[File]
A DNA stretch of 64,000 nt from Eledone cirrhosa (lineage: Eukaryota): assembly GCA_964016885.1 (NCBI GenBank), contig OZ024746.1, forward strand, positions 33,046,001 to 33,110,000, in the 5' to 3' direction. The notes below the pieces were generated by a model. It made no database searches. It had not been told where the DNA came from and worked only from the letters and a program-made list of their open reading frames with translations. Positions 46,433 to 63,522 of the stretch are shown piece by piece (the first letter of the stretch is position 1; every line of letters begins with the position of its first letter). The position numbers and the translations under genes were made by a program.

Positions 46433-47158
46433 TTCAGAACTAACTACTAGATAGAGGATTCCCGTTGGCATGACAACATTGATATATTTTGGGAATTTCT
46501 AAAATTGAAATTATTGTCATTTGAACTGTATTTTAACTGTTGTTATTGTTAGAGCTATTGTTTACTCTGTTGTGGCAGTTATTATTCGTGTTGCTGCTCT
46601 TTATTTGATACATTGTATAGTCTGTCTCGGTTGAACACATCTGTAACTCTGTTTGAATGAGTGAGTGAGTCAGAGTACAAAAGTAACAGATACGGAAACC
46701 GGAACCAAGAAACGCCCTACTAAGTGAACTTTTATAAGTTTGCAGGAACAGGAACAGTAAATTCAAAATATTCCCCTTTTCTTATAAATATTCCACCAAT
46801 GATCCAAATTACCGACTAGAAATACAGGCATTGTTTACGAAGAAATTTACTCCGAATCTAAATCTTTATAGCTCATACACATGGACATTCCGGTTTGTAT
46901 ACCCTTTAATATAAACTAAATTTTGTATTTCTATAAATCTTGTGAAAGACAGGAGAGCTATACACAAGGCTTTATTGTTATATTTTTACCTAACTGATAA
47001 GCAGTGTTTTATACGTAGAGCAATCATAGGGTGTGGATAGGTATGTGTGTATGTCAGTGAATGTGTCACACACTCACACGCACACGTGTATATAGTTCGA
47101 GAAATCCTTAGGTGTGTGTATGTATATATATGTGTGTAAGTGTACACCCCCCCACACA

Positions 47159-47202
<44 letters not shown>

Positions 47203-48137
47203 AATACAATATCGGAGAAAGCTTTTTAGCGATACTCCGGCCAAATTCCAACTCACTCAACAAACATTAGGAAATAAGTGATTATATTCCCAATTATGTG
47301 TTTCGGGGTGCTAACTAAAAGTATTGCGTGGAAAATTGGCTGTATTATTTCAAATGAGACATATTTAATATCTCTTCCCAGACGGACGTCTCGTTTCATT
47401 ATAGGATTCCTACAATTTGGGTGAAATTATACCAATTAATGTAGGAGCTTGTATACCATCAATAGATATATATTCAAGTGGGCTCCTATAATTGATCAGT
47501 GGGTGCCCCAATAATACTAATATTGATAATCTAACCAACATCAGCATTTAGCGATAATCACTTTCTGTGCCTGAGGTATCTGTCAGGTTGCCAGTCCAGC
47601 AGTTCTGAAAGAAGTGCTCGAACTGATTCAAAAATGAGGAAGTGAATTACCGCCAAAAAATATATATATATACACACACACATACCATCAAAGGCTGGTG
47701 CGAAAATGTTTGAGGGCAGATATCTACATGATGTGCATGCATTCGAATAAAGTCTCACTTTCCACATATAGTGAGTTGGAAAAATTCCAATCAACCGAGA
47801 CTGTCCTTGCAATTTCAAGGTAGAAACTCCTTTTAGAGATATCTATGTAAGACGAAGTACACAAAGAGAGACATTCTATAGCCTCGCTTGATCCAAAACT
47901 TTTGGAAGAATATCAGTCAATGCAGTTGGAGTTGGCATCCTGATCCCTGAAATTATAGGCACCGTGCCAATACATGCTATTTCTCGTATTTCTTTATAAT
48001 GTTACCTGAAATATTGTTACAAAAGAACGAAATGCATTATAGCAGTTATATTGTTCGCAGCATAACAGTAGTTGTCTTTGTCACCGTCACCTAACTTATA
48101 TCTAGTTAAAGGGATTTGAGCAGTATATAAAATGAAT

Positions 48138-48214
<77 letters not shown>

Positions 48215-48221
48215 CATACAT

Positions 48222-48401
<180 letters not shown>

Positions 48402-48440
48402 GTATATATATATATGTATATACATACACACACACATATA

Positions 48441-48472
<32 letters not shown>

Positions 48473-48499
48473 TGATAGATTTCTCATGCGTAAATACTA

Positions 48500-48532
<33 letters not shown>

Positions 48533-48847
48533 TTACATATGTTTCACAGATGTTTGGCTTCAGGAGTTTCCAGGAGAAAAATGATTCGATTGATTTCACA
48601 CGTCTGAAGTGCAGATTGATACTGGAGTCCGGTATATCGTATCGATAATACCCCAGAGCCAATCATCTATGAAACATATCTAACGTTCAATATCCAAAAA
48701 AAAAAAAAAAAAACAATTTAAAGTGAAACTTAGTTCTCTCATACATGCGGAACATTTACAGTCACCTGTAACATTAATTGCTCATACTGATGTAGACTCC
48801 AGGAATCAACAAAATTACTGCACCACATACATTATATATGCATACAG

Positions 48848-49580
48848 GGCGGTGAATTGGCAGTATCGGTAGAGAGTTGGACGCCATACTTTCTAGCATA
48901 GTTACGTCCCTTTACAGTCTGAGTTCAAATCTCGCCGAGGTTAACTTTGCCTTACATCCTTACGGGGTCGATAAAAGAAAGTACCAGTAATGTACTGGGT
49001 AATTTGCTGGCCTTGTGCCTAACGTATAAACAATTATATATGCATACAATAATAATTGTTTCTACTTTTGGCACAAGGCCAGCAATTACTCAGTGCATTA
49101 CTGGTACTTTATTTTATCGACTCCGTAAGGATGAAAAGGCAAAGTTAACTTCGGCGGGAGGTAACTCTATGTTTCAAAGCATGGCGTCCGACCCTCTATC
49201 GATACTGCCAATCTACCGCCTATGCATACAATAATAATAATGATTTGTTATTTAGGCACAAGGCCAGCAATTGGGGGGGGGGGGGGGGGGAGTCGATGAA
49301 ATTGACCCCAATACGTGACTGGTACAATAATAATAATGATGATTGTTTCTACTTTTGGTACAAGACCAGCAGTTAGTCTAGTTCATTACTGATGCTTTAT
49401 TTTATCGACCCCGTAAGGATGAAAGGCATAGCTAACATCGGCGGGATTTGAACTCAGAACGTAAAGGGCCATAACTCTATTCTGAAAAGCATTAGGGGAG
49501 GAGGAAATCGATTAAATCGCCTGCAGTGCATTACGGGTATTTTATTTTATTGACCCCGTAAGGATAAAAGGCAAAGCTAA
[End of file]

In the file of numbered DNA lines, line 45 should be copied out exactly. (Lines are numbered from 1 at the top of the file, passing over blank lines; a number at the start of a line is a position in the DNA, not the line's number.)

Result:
48901 GTTACGTCCCTTTACAGTCTGAGTTCAAATCTCGCCGAGGTTAACTTTGCCTTACATCCTTACGGGGTCGATAAAAGAAAGTACCAGTAATGTACTGGGT